A simple technique to stop over-thinking
Many of us over-think the problems in our lives. Maybe you over-think your relationships or eating habits. Perhaps you worry compulsively. If so, you’ve probably wondered how to stop over-thinking. You may even have started to over-think over-thinking! When it comes to food and our eating patterns, over-thinking can be especially destructive. If you’ve ever wished you could just turn off your over-thinking, this simple guided meditation may help.
Today we’re sharing an excerpt from Dr. Jennifer Taitz’s audiobook, End Emotional Eating: Using Dialectical Behavior Therapy Skills to Cope with Difficult Emotions and Develop a Healthy Relationship to Food. Dr. Taitz, a clinical psychologist, knows that eating can all too easily become a strategy for coping with depression, anxiety, boredom, stress, and anger. Eating is also a reliable reward when it’s time to celebrate. If you’re ready to experience emotions without consuming them or being consumed by them, End Emotional Eating can help. You’ll learn how to manage your emotions and urges gracefully, live in the present moment and cope with distress skillfully.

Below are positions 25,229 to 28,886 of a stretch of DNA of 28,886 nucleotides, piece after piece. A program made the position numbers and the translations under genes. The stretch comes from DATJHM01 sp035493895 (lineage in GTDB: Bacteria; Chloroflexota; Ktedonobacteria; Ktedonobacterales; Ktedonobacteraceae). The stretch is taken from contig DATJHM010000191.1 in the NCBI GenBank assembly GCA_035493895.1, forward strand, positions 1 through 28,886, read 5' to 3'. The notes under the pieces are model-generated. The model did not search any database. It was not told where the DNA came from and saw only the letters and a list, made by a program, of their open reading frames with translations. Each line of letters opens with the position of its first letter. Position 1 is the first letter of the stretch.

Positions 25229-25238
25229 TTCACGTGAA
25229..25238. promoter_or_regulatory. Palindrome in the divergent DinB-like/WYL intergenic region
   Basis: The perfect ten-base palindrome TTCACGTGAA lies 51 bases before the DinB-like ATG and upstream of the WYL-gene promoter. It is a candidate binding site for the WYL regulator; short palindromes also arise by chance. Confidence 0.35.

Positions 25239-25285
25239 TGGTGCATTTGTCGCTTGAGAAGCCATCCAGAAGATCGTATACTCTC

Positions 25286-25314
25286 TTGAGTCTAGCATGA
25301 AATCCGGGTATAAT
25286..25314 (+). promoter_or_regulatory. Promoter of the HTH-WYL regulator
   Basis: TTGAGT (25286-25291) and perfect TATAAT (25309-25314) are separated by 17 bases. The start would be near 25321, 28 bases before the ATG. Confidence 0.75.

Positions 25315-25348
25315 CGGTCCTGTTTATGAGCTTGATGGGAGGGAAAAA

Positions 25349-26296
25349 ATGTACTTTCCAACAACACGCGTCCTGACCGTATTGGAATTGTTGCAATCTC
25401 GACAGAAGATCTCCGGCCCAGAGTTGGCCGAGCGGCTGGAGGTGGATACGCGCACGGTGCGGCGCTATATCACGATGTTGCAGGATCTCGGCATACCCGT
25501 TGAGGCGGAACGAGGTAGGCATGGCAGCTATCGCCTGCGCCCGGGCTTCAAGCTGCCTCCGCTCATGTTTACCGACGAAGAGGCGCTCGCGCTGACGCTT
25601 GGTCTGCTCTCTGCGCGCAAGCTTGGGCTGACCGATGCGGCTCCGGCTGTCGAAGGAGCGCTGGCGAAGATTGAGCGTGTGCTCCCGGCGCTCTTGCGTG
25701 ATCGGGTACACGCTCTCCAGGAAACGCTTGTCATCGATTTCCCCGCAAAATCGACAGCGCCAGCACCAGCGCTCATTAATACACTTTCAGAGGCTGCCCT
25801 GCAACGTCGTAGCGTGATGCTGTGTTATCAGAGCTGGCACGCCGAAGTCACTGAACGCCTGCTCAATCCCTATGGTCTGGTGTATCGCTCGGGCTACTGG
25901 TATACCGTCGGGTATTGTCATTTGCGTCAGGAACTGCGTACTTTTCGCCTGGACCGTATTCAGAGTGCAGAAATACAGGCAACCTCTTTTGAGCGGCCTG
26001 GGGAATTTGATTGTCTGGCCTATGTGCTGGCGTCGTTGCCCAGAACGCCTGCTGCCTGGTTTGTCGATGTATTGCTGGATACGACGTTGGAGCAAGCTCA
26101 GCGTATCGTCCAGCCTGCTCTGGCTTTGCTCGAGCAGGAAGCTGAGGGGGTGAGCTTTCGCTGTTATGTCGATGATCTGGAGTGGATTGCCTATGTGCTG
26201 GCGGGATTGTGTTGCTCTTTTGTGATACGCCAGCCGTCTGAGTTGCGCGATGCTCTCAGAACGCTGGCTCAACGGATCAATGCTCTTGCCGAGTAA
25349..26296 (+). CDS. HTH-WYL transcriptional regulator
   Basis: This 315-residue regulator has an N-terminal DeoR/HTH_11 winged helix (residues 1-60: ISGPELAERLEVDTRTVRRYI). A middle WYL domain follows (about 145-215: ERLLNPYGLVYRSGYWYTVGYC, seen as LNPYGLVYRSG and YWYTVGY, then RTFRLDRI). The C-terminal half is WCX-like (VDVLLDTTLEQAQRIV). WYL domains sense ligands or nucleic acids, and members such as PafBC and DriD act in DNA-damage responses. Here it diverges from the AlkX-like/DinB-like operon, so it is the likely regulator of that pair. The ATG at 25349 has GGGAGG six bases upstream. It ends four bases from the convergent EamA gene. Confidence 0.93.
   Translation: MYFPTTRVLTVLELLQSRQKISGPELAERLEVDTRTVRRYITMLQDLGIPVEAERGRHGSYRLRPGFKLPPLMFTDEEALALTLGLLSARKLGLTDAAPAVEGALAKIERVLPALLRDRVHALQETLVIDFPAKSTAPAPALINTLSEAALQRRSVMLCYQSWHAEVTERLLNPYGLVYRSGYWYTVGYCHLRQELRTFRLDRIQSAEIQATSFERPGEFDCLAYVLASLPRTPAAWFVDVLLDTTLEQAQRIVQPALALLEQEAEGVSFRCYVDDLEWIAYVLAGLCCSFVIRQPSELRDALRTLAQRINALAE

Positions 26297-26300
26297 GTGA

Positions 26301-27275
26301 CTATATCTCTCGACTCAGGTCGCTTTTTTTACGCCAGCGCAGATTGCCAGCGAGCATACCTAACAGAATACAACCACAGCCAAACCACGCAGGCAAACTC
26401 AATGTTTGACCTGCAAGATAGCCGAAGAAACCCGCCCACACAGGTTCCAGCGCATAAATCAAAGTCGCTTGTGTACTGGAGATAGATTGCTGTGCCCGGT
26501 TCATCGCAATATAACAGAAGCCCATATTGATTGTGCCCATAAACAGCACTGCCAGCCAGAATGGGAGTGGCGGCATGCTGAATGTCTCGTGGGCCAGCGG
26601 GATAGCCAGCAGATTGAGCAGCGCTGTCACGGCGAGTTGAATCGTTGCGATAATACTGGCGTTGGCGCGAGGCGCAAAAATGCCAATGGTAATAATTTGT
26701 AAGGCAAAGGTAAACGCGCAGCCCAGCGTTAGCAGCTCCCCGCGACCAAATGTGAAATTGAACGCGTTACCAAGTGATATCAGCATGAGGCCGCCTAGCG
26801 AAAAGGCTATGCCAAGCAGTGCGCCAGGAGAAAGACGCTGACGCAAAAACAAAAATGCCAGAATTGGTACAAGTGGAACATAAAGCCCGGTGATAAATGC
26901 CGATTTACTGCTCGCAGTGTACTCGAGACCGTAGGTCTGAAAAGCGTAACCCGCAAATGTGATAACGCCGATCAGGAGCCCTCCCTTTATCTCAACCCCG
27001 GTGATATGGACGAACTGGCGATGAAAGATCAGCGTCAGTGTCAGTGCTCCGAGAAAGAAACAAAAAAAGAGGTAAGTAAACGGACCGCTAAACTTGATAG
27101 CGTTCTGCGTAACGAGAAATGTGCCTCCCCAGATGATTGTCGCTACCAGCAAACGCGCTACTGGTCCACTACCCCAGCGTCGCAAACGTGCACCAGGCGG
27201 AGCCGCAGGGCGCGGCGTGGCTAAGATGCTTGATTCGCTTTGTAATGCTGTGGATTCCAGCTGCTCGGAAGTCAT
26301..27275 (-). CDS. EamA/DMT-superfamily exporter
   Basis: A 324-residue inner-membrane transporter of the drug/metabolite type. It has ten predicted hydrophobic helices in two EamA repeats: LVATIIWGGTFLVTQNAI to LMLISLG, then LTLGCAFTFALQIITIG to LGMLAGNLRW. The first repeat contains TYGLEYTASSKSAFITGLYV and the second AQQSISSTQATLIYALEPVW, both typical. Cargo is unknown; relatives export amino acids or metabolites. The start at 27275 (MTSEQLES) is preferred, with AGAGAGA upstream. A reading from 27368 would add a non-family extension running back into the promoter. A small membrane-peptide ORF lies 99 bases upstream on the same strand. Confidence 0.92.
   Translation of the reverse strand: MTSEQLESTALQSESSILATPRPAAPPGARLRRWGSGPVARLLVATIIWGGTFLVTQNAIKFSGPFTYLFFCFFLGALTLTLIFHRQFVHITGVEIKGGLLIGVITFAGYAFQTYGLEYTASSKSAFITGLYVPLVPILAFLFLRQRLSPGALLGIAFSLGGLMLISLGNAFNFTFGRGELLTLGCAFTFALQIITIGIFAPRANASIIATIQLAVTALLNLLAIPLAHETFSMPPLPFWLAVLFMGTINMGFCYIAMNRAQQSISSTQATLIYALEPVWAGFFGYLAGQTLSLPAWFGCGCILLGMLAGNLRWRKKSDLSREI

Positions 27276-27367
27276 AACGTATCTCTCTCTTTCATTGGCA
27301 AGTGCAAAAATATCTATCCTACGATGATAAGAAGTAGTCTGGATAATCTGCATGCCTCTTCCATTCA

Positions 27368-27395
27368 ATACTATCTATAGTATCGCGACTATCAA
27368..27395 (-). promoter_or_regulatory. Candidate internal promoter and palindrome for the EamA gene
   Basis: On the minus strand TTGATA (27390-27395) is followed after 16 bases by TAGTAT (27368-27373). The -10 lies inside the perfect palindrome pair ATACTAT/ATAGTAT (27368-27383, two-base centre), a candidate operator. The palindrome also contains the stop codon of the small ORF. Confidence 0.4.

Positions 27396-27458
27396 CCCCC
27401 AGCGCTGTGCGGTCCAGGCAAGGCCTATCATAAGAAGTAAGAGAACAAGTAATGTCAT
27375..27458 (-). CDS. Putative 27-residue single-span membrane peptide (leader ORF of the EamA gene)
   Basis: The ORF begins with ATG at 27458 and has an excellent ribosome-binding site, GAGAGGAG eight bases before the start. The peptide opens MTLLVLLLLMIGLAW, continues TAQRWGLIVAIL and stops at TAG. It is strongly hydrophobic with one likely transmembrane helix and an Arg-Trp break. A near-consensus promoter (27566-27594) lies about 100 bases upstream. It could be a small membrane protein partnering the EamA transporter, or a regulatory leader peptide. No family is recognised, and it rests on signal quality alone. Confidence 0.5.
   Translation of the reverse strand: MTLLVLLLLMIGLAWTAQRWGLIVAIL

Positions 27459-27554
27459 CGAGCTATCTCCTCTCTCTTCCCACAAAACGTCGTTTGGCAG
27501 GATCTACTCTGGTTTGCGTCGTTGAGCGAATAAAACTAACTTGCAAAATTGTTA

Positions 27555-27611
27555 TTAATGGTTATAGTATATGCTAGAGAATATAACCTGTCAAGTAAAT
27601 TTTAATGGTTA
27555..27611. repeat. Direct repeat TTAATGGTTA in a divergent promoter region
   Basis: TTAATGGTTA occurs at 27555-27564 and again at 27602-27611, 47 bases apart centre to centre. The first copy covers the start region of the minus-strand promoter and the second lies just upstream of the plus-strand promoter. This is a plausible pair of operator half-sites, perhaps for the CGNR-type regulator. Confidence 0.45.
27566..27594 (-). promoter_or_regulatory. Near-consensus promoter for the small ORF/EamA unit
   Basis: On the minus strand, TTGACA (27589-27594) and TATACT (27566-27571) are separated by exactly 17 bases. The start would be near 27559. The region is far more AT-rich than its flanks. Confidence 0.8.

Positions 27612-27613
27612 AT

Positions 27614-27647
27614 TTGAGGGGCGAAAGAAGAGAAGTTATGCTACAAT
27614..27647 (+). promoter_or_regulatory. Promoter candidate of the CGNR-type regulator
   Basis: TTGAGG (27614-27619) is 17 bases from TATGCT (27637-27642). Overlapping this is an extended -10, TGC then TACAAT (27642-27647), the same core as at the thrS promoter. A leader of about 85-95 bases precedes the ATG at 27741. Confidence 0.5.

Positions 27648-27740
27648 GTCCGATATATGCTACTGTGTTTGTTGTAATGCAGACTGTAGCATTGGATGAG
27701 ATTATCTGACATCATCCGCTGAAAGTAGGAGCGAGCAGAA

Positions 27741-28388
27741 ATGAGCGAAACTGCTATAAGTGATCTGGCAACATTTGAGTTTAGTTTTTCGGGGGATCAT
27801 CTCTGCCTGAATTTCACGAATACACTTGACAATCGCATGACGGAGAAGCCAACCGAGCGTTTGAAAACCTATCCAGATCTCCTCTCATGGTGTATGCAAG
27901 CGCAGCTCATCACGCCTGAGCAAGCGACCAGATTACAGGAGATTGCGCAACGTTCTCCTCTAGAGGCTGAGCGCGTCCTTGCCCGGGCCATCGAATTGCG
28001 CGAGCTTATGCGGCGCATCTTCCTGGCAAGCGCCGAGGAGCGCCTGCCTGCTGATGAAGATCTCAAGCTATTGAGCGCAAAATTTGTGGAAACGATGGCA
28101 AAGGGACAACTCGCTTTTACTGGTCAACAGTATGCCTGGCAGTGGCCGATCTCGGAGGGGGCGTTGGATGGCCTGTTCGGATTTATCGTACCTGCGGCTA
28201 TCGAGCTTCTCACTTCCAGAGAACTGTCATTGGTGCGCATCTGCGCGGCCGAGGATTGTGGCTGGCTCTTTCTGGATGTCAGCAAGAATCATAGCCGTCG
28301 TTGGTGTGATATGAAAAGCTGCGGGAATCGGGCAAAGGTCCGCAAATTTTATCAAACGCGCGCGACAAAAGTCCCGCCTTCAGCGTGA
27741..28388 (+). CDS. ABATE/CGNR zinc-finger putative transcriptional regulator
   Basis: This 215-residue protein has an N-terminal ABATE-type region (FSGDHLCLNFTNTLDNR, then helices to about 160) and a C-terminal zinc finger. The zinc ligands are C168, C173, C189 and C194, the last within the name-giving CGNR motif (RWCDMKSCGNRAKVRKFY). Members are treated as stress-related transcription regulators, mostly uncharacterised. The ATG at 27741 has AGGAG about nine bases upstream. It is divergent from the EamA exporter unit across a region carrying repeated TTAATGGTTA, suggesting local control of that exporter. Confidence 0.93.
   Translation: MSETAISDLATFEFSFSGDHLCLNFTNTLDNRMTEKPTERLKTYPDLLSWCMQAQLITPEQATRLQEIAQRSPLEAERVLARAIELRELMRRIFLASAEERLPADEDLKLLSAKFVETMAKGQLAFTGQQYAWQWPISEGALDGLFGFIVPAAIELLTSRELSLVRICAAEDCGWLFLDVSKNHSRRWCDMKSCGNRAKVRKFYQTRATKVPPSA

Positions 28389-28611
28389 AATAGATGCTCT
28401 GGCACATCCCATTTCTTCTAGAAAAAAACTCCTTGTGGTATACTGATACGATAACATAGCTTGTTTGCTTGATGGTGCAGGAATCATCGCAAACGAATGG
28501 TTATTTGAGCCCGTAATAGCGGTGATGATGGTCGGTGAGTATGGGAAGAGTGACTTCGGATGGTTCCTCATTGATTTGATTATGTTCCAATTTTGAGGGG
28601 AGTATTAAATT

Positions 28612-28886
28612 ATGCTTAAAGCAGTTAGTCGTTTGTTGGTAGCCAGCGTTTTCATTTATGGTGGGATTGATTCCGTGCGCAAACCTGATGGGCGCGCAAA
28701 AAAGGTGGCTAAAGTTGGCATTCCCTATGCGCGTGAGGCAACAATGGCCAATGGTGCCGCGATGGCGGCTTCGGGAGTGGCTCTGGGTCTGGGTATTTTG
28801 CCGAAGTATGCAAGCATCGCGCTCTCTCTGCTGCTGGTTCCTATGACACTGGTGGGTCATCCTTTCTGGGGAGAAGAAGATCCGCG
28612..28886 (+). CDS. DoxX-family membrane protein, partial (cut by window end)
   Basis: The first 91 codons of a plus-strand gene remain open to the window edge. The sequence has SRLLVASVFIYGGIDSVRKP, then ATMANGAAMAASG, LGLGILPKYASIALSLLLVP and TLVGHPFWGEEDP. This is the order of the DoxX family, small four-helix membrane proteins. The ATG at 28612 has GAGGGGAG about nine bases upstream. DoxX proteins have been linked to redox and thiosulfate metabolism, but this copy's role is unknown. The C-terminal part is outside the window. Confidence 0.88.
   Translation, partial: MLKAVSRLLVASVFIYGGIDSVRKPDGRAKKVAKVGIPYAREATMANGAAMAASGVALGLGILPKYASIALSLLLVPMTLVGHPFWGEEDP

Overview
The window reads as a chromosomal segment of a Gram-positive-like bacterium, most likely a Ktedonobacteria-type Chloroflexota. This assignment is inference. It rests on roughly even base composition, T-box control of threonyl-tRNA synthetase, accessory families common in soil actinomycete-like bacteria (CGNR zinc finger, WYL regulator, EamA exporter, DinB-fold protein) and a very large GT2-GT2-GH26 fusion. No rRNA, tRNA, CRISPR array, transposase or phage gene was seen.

What’s in this episode?
In today’s episode, Dr. Taitz discusses the pitfalls of rumination. Those of us familiar with over-thinking know that it can exacerbate small disappointments and struggles until they feel overwhelming. Dr. Taitz walks us through the links between over-thinking and suppression, avoidance, and distress—and offers a way to stop over-thinking with a soothing and centering guided mediation. This meditation is designed to bring you out of your thoughts and into the present moment.
Rumination is actually a form of avoidance. When you ruminate, you are less focused on directly experiencing and expressing the current emotion and are more caught up in an abstract story. You can think of rumination as a way to try to analyze and control thinking. Does it help? It may often be as pointless as worry, to which it is similar.